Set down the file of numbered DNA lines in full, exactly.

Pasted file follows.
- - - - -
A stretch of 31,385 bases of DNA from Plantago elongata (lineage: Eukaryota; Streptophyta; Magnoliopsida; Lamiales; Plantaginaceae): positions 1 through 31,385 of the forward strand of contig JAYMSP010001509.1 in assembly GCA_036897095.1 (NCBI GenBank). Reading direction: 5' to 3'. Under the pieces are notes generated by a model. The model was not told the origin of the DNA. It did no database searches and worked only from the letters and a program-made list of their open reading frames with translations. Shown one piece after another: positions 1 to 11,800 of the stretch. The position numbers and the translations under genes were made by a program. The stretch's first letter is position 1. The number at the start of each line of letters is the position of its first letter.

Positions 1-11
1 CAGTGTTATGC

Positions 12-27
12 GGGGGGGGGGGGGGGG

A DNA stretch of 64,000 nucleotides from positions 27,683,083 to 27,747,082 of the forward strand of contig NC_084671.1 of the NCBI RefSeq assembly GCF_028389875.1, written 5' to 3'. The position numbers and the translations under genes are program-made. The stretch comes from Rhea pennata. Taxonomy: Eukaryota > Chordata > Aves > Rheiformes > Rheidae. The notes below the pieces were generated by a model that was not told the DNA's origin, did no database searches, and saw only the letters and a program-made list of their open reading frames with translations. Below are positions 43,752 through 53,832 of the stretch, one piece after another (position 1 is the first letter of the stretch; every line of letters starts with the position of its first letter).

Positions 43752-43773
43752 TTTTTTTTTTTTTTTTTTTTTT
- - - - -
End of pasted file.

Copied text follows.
A stretch of 31,385 bases of DNA from Plantago elongata (lineage: Eukaryota; Streptophyta; Magnoliopsida; Lamiales; Plantaginaceae): positions 1 through 31,385 of the forward strand of contig JAYMSP010001509.1 in assembly GCA_036897095.1 (NCBI GenBank). Reading direction: 5' to 3'. Under the pieces are notes generated by a model. The model was not told the origin of the DNA. It did no database searches and worked only from the letters and a program-made list of their open reading frames with translations. Shown one piece after another: positions 1 to 11,800 of the stretch. The position numbers and the translations under genes were made by a program. The stretch's first letter is position 1. The number at the start of each line of letters is the position of its first letter.

Positions 1-11
1 CAGTGTTATGC

Positions 12-27
12 GGGGGGGGGGGGGGGG

A DNA stretch of 64,000 nucleotides from positions 27,683,083 to 27,747,082 of the forward strand of contig NC_084671.1 of the NCBI RefSeq assembly GCF_028389875.1, written 5' to 3'. The position numbers and the translations under genes are program-made. The stretch comes from Rhea pennata. Taxonomy: Eukaryota > Chordata > Aves > Rheiformes > Rheidae. The notes below the pieces were generated by a model that was not told the DNA's origin, did no database searches, and saw only the letters and a program-made list of their open reading frames with translations. Below are positions 43,752 through 53,832 of the stretch, one piece after another (position 1 is the first letter of the stretch; every line of letters starts with the position of its first letter).

Positions 43752-43773
43752 TTTTTTTTTTTTTTTTTTTTTT